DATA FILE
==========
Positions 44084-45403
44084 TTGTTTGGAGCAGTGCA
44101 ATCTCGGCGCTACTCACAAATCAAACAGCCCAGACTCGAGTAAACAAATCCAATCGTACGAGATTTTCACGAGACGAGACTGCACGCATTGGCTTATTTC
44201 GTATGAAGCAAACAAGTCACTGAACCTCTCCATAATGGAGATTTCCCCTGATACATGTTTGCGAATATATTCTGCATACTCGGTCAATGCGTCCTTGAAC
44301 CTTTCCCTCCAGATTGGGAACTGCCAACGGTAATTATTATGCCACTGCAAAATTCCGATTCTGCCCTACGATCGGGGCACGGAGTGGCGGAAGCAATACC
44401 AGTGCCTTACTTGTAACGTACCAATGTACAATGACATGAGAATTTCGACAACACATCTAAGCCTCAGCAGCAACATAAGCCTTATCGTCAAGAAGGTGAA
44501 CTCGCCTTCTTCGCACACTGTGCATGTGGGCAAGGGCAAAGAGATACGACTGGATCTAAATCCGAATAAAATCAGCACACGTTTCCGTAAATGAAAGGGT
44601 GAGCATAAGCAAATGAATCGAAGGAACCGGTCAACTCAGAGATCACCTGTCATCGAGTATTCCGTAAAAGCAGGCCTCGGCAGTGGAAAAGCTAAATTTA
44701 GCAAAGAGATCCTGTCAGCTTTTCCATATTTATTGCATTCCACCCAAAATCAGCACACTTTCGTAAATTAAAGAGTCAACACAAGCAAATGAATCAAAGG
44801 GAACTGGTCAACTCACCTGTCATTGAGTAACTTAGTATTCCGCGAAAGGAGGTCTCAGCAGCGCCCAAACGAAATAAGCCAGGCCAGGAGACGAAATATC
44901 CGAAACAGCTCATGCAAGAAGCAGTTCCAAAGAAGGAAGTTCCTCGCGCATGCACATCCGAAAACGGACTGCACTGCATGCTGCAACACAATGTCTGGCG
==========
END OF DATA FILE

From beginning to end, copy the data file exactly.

Positions 44084-45403
44084 TTGTTTGGAGCAGTGCA
44101 ATCTCGGCGCTACTCACAAATCAAACAGCCCAGACTCGAGTAAACAAATCCAATCGTACGAGATTTTCACGAGACGAGACTGCACGCATTGGCTTATTTC
44201 GTATGAAGCAAACAAGTCACTGAACCTCTCCATAATGGAGATTTCCCCTGATACATGTTTGCGAATATATTCTGCATACTCGGTCAATGCGTCCTTGAAC
44301 CTTTCCCTCCAGATTGGGAACTGCCAACGGTAATTATTATGCCACTGCAAAATTCCGATTCTGCCCTACGATCGGGGCACGGAGTGGCGGAAGCAATACC
44401 AGTGCCTTACTTGTAACGTACCAATGTACAATGACATGAGAATTTCGACAACACATCTAAGCCTCAGCAGCAACATAAGCCTTATCGTCAAGAAGGTGAA
44501 CTCGCCTTCTTCGCACACTGTGCATGTGGGCAAGGGCAAAGAGATACGACTGGATCTAAATCCGAATAAAATCAGCACACGTTTCCGTAAATGAAAGGGT
44601 GAGCATAAGCAAATGAATCGAAGGAACCGGTCAACTCAGAGATCACCTGTCATCGAGTATTCCGTAAAAGCAGGCCTCGGCAGTGGAAAAGCTAAATTTA
44701 GCAAAGAGATCCTGTCAGCTTTTCCATATTTATTGCATTCCACCCAAAATCAGCACACTTTCGTAAATTAAAGAGTCAACACAAGCAAATGAATCAAAGG
44801 GAACTGGTCAACTCACCTGTCATTGAGTAACTTAGTATTCCGCGAAAGGAGGTCTCAGCAGCGCCCAAACGAAATAAGCCAGGCCAGGAGACGAAATATC
44901 CGAAACAGCTCATGCAAGAAGCAGTTCCAAAGAAGGAAGTTCCTCGCGCATGCACATCCGAAAACGGACTGCACTGCATGCTGCAACACAATGTCTGGCG